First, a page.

It is common for those groping for reasons to justify Operation Enduring Fiefdom to invoke the subjugation of women. Without the American presence in Afghanistan, so goes the argument, Afghan women would suffer.
Problem is, those women are suffering now. While the Taliban and their associates are indeed veritable knuckledraggers in their attitudes toward women, so too are the men who today govern Afghanistan . . . with American support.
On June 29 BBC Newsnight broadcast Lyse Doucet’s film on Badam Bagh, a prison for women in Kabul. There, hundreds of Afghan women have been jailed because of their “bad character”—for “moral crimes.”
Here, briefly, is the story of one such woman, Sabera, who is sixteen years old.
“I was about to get engaged, and the boy came to ask me himself, before sending his parents. A lady in our neighbourhood saw us, and called the police,” she explains.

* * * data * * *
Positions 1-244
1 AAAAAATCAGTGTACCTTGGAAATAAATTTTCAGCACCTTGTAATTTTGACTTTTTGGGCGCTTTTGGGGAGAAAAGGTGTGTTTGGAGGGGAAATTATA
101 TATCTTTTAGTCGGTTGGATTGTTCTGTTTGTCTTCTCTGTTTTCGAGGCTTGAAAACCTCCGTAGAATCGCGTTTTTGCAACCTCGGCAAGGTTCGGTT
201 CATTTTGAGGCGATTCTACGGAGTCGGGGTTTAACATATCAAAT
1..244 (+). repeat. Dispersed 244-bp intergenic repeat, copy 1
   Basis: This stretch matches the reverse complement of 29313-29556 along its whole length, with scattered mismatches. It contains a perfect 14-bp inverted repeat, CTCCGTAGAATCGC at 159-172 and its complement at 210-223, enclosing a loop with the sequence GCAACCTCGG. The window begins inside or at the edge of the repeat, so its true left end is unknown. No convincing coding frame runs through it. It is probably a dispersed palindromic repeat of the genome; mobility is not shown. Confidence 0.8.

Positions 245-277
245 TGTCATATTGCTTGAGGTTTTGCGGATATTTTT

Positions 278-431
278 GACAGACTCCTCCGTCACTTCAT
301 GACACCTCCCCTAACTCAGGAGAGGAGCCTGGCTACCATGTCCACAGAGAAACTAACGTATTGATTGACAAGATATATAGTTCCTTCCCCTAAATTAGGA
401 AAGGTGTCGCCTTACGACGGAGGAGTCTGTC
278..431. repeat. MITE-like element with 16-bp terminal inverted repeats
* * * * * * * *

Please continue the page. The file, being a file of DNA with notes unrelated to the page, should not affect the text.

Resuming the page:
She was sentenced to three years but, in an act of mercy, it was shortened to 18 months.
Even the director of the prison, Zarafshana, acknowledges that “[i]f these women were treated with justice, I don’t think fifty percent of them would be in here. They are here because of problems in the family or personal vendettas.”
Many of these women have been interned because they fled their homes to escape physical violence inflicted by their husbands or male blood relatives. In today’s Afghanistan, it is a crime, apparently, to do anything other than just stay home, and take it.